|Funding for:||UK Students, EU Students|
|Funding amount:||£14,777 per annum|
|Placed On:||9th October 2018|
|Closes:||26th November 2018|
Location University of East Anglia, Norwich
Start date: 1/10/2019
Closing date: 26/11/2018
No. of positions available: 1
Supervisor Simone Immler
Project description Despite the fact that sexual reproduction is the most common form of reproduction among eukaryotes, we still know surprisingly little about many related aspects. One of the key open question is: Which sperm ultimately fertilises the egg out of the millions of sperm in an ejaculate? Is this just a result of random processes or are fertilising sperm somehow "better"? Sperm within an ejaculate vary substantially not only in their phenotypes and performance but also in their genotypes as a result of the re-shuffling of the genome during meiosis. A common believe holds that this genetic variation among sperm within an ejaculate plays no role in determining how the sperm looks like and performs. However, research in our lab has challenged this long-standing idea and provided evidence that the genome of a sperm may in fact determine its phenotype, and hence benefit the offspring in the next generation. We found that selection for longer-lived sperm within the ejaculate of zebrafish males results in offspring that survive better, are more fertile and live longer than their direct siblings sired by shorter lived sperm. In addition, we showed that longer-lived sperm differ genetically from their shorter-lived siblings, which suggests that the genome carried by each sperm contributes to its performance. Given these striking results, we now need to identify the underlying genes and test, whether similar processes occur in humans - this is the aim of this PhD. The PhD student will perform assays in zebrafish and humans and collect samples for single-cell sequencing. In addition, they will be analysing existing sequencing datasets from zebrafish and humans. The results from this PhD project will be highly relevant to animal breeding and human fertility.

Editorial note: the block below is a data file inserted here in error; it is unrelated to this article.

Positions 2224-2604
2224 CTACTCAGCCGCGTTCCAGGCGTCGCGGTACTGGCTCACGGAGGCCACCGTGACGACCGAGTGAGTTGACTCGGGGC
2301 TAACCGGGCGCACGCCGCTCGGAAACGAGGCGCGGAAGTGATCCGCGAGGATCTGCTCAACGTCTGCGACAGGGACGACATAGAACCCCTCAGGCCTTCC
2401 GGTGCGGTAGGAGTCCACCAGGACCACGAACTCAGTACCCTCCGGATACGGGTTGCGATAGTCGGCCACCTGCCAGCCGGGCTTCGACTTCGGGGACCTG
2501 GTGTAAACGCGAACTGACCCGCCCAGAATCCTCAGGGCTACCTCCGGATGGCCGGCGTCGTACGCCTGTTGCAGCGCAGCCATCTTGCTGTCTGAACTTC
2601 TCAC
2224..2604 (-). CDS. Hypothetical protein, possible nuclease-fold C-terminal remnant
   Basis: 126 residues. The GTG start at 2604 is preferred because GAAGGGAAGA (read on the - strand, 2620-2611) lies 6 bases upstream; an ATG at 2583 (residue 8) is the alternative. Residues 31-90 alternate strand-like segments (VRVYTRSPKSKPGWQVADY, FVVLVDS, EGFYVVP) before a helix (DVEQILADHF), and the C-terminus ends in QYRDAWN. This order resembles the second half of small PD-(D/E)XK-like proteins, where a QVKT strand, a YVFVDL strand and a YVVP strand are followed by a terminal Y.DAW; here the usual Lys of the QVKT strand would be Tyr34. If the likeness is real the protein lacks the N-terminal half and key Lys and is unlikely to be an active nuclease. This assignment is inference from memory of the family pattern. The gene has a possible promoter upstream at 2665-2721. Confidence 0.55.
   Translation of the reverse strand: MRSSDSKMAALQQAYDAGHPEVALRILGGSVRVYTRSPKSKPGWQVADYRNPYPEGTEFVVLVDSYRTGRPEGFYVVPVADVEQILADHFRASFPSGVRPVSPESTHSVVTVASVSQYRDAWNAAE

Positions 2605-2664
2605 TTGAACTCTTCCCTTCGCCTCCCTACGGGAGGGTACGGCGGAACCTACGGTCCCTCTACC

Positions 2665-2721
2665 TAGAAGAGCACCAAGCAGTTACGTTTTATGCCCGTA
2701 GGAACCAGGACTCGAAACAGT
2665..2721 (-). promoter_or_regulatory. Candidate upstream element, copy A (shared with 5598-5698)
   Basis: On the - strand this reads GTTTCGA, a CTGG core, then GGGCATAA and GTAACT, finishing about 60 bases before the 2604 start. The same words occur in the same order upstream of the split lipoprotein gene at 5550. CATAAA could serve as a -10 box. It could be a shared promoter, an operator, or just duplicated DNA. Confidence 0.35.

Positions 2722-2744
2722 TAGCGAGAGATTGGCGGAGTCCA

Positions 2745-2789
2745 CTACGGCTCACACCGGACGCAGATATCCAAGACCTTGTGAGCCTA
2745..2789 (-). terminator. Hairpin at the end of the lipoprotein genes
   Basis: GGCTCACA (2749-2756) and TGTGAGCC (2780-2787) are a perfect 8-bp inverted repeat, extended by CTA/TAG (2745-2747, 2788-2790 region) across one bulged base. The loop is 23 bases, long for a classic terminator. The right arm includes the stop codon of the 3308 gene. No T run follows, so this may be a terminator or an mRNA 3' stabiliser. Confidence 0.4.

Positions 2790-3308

Person Specification UK 2:1 & English Language (6.5 overall, 6 in each section)
Funding notes For funding eligibility guidance, please visit our website: http://biodtp.norwichresearchpark.ac.uk/how-to-apply/funding-and-eligibility. Full Studentships cover a stipend (UKRI rate: £14,777pa – 2018/9), research costs and tuition fees at UK/EU rate and are available to UK and EU students who meet the UK residency requirements.
Students from EU countries who do not meet the UK residency requirements may be eligible for a fees-only award. Students in receipt of a fees-only award will be eligible for a maintenance stipend awarded by the NRPDTP Bioscience Doctoral Scholarships. To be eligible students must meet the EU residency requirements.
This project has been shortlisted for funding by the Norwich Biosciences Doctoral Training Partnership (NRPDTP). Shortlisted applicants will be interviewed as part of the studentship competition. Candidates will be interviewed on either the 8th, 9th or 10th January 2019.
The NRP DTP offers postgraduates the opportunity to undertake a 4-year research project whilst enhancing professional development and research skills through a comprehensive training programme. You will join a vibrant community of world-leading researchers. All NRPDTP students undertake a three-month professional internship (PIPS) during their study. The internship offers exciting and invaluable work experience designed to enhance professional development. Full support and advice will be provided by our Professional Internship team. Students with, or expecting to attain, at least an upper second-class honours degree, or equivalent, are invited to apply.
For further information and to apply, please visit our website: www.biodtp.norwichresearchpark.ac.uk
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